Search Images Maps Play YouTube News Gmail Drive More »
Sign in
Screen reader users: click this link for accessible mode. Accessible mode has the same essential features but works better with your reader.

Patents

  1. Advanced Patent Search
Publication numberUS2102158 A
Publication typeGrant
Publication dateDec 14, 1937
Filing dateJan 25, 1937
Priority dateJul 22, 1936
Publication numberUS 2102158 A, US 2102158A, US-A-2102158, US2102158 A, US2102158A
InventorsGuthrie James M, Keaney Joseph C
Original AssigneeGuthrie James M, Keaney Joseph C
Export CitationBiBTeX, EndNote, RefMan
External Links: USPTO, USPTO Assignment, Espacenet
Bottle closure
US 2102158 A
Abstract  available in
Images(1)
Previous page
Next page
Claims  available in
Description  (OCR text may contain errors)

Dec. 14,1937. J AL 2,102,158

BOTTLE CLOSURE Original Filed July 22, 1936 I INVENTOR K Mmd/{M ATTORNEYS liner discs.

Patented Dec. 14, 1937' PATENT OFFICE BQ'I'TLE SURE Joseph C.

Keaney, Mount Lebanon, and James M. Guthrie, Pittflilll'gh, Pg.

Original application July 22, 1936, Serial No.

Divided and thisapplication January 25, 1937, Serial No. 122,104

5 Claims.

' The invention relates to bottle closures ofthe sort adapted to safeguard sealed bottles against dangerous internal pressures. The invention, more particularly, consists in a particularly effective embodiment of this known concept in a crown cap. w o

The application for this patent comprised a division of application Serial No. 91,898, filed July 22, 1936.

In the accompanying drawing Fig. I is a view in cross section and on large scale of a conventional form of crown cap, embodying the invention; Figs. II and III, respectively, are views in plan and to smaller scale of a gasket and a diaphragm embodied in the cap; Fig. IV is a fragmentary view of a bottle neck, showing in vertical section the cap assembled therewith; Fig. V is'a fragmentary view of tlie cap, on the plane of section of Fig. I, illustrating a condition of service; and Fig. VI is a'view in cross section of a modified form of gasket for use in our cap.

The usual crown closure consists in a shallow 'cap I of sheet metal (ordinarily tin-plate), having a short fluted skirt 2, and including a gasket 3 formed of compressible material, such as cork, secured by means of a thin body or film t of adhesive. In service the "cap is assembled upon the mouth'of a bottle, as illustrated in Fig. IV. the lip of the bottle including a peripheral head 5, upon which the skirt of the cap-is clinched in knowr way. The gasket is compressed by the cap 5 and secured in gas-sealing position over the mouth of the bottle. Sometimes the gasket is faced with a-thin liner disc of impervious material, such as paper impregnated with a substance that is chemically neutral to the contents of the bottle. In recent years aluminum foil coated with a baked coumarone resin has proved successful as a material of which to make such In accordance with the invention, we provide the usually closed disc-like body of gasket 3 with a perforation or recess 3a, and form one or more 7 the assembly of the cap upon a bottle, as shown in Fig. IV, the periphery of the disc I is secured in sealing engagement with the mouth of the bottle, with the peripheral body portion of the gasket 3 compressed thereagainst. Within the area of perforation or orifice 3a the normally'impervious body of the liner disc comprises a diaphragm which is adapted to yield upward in revarious sorts.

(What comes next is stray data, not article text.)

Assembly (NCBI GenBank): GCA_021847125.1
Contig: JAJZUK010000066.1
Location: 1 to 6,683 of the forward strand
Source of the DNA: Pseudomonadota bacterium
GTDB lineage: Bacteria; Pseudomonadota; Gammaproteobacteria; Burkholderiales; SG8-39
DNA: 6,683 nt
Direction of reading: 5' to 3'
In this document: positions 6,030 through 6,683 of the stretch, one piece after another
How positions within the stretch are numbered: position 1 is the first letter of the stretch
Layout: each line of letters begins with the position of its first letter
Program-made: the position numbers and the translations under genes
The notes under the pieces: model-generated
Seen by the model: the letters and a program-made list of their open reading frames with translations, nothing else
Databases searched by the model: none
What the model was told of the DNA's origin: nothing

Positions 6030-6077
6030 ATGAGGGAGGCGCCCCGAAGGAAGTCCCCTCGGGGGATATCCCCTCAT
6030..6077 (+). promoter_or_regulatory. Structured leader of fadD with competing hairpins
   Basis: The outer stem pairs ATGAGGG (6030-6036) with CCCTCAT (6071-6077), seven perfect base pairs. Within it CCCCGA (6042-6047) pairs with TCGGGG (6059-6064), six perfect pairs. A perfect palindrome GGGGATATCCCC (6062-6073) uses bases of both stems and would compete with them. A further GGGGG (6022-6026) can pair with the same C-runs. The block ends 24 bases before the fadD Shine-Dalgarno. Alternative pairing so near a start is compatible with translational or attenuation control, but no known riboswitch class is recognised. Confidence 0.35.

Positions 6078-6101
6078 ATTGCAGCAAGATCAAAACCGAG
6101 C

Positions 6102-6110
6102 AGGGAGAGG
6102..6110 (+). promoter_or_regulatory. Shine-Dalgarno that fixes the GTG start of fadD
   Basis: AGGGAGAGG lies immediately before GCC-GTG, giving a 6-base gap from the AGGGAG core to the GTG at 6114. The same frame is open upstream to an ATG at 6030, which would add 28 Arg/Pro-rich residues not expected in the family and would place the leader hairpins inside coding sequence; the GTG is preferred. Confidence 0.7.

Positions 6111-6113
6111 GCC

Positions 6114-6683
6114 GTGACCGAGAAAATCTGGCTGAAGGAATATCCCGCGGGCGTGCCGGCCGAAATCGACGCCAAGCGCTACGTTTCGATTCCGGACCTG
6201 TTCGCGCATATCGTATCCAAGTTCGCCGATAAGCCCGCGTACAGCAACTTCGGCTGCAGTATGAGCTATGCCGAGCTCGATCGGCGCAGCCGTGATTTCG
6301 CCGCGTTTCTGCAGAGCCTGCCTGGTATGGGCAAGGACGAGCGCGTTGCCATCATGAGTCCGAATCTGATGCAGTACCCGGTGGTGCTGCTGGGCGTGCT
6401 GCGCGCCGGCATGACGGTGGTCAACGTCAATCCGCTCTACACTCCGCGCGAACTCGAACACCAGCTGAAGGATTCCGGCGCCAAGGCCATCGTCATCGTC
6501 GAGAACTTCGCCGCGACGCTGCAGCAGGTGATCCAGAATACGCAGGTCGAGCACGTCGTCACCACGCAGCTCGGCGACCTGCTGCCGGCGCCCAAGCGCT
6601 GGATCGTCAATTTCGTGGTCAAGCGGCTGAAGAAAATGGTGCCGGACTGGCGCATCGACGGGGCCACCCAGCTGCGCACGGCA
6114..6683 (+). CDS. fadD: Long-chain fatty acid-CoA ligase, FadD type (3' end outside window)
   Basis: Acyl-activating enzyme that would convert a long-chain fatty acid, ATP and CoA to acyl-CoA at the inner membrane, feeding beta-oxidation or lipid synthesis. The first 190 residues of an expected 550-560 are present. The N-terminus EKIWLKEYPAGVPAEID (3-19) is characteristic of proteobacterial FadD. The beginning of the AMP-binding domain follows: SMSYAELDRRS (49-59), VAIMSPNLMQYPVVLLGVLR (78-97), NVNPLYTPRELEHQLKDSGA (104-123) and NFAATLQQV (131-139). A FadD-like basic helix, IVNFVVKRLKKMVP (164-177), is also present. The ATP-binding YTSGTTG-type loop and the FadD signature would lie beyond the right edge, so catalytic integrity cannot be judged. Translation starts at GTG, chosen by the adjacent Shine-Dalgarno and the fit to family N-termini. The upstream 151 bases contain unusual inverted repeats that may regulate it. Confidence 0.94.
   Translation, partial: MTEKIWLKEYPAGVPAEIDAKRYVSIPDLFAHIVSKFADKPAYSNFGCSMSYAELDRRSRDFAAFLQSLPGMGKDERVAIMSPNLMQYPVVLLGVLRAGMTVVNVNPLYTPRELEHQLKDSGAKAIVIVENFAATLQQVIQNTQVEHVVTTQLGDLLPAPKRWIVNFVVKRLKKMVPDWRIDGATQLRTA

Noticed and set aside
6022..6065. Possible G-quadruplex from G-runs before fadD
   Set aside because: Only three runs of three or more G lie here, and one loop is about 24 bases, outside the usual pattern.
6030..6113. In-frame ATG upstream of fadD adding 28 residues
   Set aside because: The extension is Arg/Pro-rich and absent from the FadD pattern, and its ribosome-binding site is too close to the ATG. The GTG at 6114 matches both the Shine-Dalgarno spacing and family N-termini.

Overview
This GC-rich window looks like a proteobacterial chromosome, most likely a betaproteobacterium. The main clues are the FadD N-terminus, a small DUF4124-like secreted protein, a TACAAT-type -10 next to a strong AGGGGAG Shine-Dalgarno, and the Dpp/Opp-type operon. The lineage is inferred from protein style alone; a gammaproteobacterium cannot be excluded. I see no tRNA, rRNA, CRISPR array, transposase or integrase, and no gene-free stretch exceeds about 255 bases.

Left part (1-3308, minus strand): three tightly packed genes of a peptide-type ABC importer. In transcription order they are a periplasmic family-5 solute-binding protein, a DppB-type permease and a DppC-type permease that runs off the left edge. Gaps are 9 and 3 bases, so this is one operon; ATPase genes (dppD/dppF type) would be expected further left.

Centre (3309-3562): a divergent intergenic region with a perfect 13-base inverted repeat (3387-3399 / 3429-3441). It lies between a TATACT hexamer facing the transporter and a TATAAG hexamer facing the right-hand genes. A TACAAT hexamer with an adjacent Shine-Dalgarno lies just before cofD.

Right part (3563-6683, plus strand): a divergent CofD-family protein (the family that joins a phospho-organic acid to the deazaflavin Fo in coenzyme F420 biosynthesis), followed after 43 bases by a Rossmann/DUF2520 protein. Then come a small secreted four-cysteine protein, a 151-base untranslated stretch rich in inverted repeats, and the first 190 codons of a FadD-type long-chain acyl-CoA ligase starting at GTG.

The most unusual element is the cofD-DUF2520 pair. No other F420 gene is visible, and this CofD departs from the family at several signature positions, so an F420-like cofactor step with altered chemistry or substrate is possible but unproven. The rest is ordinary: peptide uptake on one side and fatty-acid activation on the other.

- equivalent.

spouse to pressure within the bottle. The structure of the. liner disc or diaphragm. is so determined that, when pressure within the bottle rises to a dangerous value, the diaphragm automati cally becomes perforate-it ruptures or tears in this case--and permits gas to escape through the vent or perforation 6. Thus, the normally sealed bottle is safeguarded against excessive internal pressures.

, It is,contemp lated that many materials will be found of which to form the diaphragm 1-impregnated, paper, coated metal-foil, and tissues of The pressure at which the diaphragm ruptures may be regulated by'choice of material and thickness, and in some cases the surface of the diaphragm may be weakened in the region of intended rupture, such as by means of a surface scoring 8, Fig: III.

The vent 6 in cap I maybe provided by a pointed instrument, in such manner that pointed barbs 9 remain projecting into the region iiafinto which the diaphragmbulges in response to pressure within the bottle. The points of these barbs are adapted to pierce the diaphragm pressed against them by pressure within the bottle. Fig. V illustrates the diaphragm portion la 01 the. gasket I as it is forced by pressure in the bottle upward into recess 3a and into bursting or puncturing position in the recess. In the'use of the barbs 9, it is merely a question of proportioning of parts and selecting of materialto obtain the venting of the bottle at a pressure of given value. .Wecontemplate-that the body of the gasket itself may include orembody the diaphragm or its For example, the body of the gasket may be recessed from its upper face downward;